σ(s0 ) 1 − σ(s0 ) = max ln , ln σ(s0 − ) 1 − σ(s0 + )


For negative s, the  switches sign. Now, we can show that both terms are O(). Let us consider the case s ≥ 0 (the argument for s ≤ 0 is analogous): ln

σ(s0 ) = ln(1 + e−s0 + ) − ln(1 + e−s0 ) σ(s0 − ) = ln e (e− + e−s0 ) − ln(1 + e−s0 ) = + ln(e− + e−s0 ) − ln(1 + e−s0 ) ≤ + ln(e0 + e−s0 ) − ln(1 + e−s0 ) = + ln(1 + e−s0 ) − ln(1 + e−s0 ) =.

Similarly, ln

1 − σ(s0 ) e−s0 e−s0 − = ln − ln −s 1 − σ(s0 + ) 1+e 0 1 + e−s0 − = ln e−s0 − ln e−s0 − + ln(1 + e−s0 − ) − ln(1 + e−s0 ) = + ln(1 + e−s0 − ) − ln(1 + e−s0 ) ≤,

since 1 + e−s0 − ≤ 1 + e−s0 as s0 ,  ≥ 0. This bound holds for a uniform quantization with the constant probability chosen at the midpoint of the interval. One could go one step further and ask, given an interval [a, b], which constant probability minimizes uniform LRE. It turns out this is not hard to compute: a+b


Theorem 8. Given an interval [a, b] in logit space, the value σ(x) with x = ln e 1+e+e minimizes the b log-relative error over the interval. Proof. Recall that  ln max max a≤s≤b

δ(s) 1 − δ(s) , σ(s) 1 − σ(s)

  σ(x) 1 − σ(x) = max ln , ln . σ(a) 1 − σ(b)

We want an x∗ that minimizes this quantity. Given that the error is a maximum of two monotone terms (one increasing and one decreasing), the its minimum lies at the point where they meet. Hence s∗0 is the solution of the equation: ln

1 − σ(x) σ(x) = ln . σ(a) 1 − σ(b)

Solving for x (e.g., in a computer algebra system) yields the desired result.



Empirical Analysis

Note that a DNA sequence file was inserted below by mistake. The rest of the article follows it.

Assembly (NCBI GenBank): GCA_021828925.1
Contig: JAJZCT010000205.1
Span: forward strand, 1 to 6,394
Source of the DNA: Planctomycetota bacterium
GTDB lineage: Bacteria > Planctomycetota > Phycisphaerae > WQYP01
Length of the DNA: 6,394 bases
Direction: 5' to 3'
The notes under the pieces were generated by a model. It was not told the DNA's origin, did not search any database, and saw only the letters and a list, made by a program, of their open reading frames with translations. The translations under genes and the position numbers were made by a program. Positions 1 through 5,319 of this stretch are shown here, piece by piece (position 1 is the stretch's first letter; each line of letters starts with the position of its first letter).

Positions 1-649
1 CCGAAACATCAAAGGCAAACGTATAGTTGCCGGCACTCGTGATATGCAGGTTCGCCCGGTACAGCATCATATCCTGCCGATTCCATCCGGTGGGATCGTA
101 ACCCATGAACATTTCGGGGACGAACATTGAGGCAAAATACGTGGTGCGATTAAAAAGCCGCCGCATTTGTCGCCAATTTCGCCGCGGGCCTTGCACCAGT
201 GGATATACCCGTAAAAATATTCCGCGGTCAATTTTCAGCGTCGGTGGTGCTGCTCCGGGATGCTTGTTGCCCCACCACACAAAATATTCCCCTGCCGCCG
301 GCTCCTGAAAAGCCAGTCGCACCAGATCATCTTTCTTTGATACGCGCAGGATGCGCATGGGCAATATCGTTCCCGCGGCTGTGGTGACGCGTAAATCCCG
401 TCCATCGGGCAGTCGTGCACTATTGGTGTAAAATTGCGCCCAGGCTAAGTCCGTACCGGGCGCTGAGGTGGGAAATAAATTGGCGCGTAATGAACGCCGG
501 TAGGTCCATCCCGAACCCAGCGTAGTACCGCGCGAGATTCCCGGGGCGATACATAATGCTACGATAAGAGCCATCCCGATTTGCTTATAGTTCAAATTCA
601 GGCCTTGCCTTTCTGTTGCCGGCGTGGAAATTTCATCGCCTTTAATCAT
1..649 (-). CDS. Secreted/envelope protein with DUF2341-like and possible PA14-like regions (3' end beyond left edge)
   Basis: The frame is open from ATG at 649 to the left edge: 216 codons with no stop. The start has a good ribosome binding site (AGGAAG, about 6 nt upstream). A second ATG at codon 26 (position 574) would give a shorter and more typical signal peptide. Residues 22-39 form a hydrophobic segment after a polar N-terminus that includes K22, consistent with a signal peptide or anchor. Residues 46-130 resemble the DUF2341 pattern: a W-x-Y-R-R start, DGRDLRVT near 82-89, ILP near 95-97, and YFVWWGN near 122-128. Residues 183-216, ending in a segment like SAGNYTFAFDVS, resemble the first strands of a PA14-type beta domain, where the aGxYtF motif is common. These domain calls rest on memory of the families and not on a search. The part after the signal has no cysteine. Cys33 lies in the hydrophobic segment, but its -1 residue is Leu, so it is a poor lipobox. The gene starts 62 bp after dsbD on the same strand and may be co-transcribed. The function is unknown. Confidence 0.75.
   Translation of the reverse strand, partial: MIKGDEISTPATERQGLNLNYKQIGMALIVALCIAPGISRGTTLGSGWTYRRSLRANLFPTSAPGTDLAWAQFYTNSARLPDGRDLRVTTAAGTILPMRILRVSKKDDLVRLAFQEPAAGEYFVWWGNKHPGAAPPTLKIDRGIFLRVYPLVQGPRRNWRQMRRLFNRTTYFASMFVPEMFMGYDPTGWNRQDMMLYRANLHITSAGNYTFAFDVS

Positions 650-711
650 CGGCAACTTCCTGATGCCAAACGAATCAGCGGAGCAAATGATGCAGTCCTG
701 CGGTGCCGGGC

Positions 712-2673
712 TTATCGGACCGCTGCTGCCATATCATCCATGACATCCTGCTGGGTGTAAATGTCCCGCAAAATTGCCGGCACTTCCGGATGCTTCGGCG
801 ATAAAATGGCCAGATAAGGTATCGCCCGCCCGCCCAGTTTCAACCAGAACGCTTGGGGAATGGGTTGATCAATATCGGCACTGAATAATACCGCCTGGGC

We test the effectiveness of the logistic MDP framework, focusing on the scalability of the ALPAPPROX algorithm using a targeted advertising domain and models of various sizes. We also test the approach on rather small models so that we can explicitly determine the approximation quality of ALP-APPROX relative to the optimal ALP solution and the optimal MDP. We briefly outline the basic experimental set up. Our focus is on a single binary user response variable φ—does the user click on the displayed ad—resulting in pCTR models that predict the probability (or rate) of click-throughs. We construct logistic regression pCTR models of various sizes using test data derived from the serving of a specific source of display ads to users, and the user responses to those ads (namely, clicks). The data set consists of data drawn over a period of one day with approximately 300M training examples, and is characterized by roughly 50 features (i.e., random variables with highly variable domain sizes) per example. We do not describe the features in detail here, but simply note that they consist of features reflecting characteristics of the user being shown the ad (including both static user features and summaries of past behavior), characteristics of the ad itself, and some that involve the “intersection” of the user and the ad (e.g., has the user been exposed to an ad from this campaign within a certain past time frame). The first set of features are state features, while the second and third sets are action features (since “intersection” features cannot be determined without knowing the ad to be shown).15 The data, and our models, are constructed using a sparse binarized representation; but we also discuss the natural variable representation when discussing model size. Models are learned using a highly scalable logistic regression platform (trained using gradient descent with parallel boosting) [12]. From this model, we construct a logistic MDP with a single binary response variable φ at the core of the logistic transition model. Each (natural, not binarized) variable X (t) at time t is independent of all other variables Y (t) given the previous state and φ, and depends on a small number of previous time variables. The transition functions are derived from the semantics of the features themselves. In particular, each feature is either static or a bucketized count of some event over some recent horizon, hence the transition functions are, respectively, identity functions or a simple Bernoulli function reflecting the odds of staying in the same bucket or progressing to the next bucket. The MDP reward function assigns 1 to a (true, not predicted) click. Hence our sequential objective is to maximize the expected discounted cumulative click-through rate (CCTR), in contrast to the usual myopic objective.16 We produce several models of various sizes: • Tiny: this has two (natural) state variables (with domain sizes six and 42) and one action variable (with domain size seven). It gives rise to a one-hot encoding with 55 sparse binarized features, of which 48 are state features and seven are action features. The sizes of the induced state and action spaces are 252 and seven, respectively. 15